CV Raman anniversary: The Indian Nobel laureate with ‘many firsts’



India’s CV Raman is remembered across the world for his immense contribution to the field of science and research. On the occasion of his birth anniversary, several eminent personalities paid tribute to the Nobel Prize laureate on Monday.

Chief Minister of Odisha, Naveen Patnaik paid homage to the remarkable scientist on Twitter. Along with the Odisha CM, several other eminent personalities also paid tribute to the Nobel laureate on Twitter.

At the time when India was on the verge of transforming into the world’s biggest democracy, CV Raman was busy in bringing laurels to the nation in his way. He not only became the first Indian scientist to win the Nobel Prize but also achieved many other milestones in his life.

Many firsts of CV Raman

CV Raman was the first Indian scientist to win Nobel Prize

CV Raman was awarded the Nobel Prize in physics for discovering the phenomena behind the dispersion of light, known as, the Raman Effect. Under this phenomenon, Chandrashekhara Venkata Raman explained how the wavelength of a beam of light changes after it is passed through a medium. It was for this discovery that CV Raman was felicitated with the Nobel Prize in Physics in 1930. CV Raman won Bharat Ratna, India’s highest civilian prize, in 1954. He was also awarded several globally acclaimed awards including the Lenin Peace Prize and the Franklin Medal

CV Raman became the first Indian Director of IISC, Bangalore

Adding another feather to his cap, CV Raman became the first Indian Director of the Indian Institute of Science, Bangalore in 1933. He handled the post for four years till 1937. He continued to work in the college and was the HoD of the Physics department at IISC till 1948. In addition to being a Nobel Prize winner, he is also a relative of another Nobel Prize winner. He was the uncle of Subrahmanyan Chandrashekhar. S Chandrashekhar was awarded the Nobel Prize for Physics in 1983.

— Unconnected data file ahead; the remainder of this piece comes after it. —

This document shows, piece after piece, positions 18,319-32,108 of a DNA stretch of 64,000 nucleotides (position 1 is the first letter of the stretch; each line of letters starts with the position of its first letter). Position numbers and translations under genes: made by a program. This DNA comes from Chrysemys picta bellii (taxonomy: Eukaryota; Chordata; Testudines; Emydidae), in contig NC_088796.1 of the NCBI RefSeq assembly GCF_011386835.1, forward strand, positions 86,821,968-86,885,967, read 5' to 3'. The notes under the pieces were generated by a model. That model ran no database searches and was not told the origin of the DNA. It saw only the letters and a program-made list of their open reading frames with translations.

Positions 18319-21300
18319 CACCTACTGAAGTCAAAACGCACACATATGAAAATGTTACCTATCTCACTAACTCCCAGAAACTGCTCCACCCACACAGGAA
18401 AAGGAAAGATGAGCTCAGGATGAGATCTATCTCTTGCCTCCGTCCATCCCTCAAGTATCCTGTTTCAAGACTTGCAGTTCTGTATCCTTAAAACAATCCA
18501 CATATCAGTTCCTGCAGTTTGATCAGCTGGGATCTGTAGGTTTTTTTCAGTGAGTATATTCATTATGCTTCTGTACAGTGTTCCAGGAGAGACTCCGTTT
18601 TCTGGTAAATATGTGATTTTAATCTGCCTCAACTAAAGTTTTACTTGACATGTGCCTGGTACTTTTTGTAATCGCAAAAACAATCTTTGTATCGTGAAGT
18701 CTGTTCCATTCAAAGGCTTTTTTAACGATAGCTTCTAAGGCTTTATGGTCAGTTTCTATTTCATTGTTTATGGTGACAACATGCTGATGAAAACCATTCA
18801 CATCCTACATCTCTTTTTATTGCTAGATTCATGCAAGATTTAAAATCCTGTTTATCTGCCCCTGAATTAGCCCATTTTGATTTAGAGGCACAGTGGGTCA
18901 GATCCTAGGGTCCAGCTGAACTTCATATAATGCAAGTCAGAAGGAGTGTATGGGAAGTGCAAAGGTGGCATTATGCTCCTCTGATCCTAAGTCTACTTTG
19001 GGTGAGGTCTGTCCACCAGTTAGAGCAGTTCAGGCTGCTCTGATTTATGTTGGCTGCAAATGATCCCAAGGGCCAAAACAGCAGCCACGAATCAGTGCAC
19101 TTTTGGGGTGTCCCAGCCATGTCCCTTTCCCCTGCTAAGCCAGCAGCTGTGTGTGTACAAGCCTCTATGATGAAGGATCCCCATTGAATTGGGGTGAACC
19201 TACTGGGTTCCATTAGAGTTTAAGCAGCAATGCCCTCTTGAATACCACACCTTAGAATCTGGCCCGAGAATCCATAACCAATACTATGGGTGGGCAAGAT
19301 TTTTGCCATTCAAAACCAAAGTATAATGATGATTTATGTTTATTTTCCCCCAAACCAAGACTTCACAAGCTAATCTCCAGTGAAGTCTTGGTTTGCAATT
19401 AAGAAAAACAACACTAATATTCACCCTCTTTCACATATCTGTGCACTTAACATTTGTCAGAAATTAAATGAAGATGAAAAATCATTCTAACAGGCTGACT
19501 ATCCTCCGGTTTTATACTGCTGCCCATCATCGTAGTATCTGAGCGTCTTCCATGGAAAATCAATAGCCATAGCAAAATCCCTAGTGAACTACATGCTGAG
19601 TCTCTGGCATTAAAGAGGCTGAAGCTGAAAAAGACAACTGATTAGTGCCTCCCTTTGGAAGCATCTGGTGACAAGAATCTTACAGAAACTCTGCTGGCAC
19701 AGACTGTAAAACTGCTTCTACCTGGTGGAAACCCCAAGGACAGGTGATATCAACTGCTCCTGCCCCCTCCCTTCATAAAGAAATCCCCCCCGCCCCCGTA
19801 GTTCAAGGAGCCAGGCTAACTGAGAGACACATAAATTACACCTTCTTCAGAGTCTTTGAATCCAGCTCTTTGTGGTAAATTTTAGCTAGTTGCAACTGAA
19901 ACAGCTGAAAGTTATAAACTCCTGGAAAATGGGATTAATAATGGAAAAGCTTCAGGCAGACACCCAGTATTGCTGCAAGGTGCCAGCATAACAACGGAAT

CV Raman was the first Pallet Chair of Physics at Calcutta University.

CV Raman always wanted to work in the field of scientific research and advancements. However, it was difficult to continue with his job as an accountant in the Indian government’s finance department. This is the main reason why he left the job in 1917, to completely devote himself to the field of science and research. Later, he accepted the offer of Pallet Chair of Physics at Calcutta University. Notably, he was the first person to hold a position in the university. At present, the position is being held by Amitava Raichaudhuri.

CV Raman education

In 1907, CV Raman completed his Master’s degree in Physics from the Presidency College, University of Madras. At that time, he also worked in the finance department of the Indian government. Afterwards, he began his teaching career as a Physics professor at the University of Calcutta.

CV Raman’s love for music

Apart from Physics, CV Raman was hugely fond of Indian classical music. He not only enjoyed the music but also used his innovation to come up with a mechanical violin. He was very much interested in the acoustics of stringed instruments. CV Raman was always amazed by how sound and notes were used to create the ‘Jugalbandi’ of art and science. He also conducted research in the ‘Indian Association for the Cultivation of Science (IACS)’. He discovered ‘The Raman curve’, a frequency response curve that relates the frequency response of the violin with its quality.


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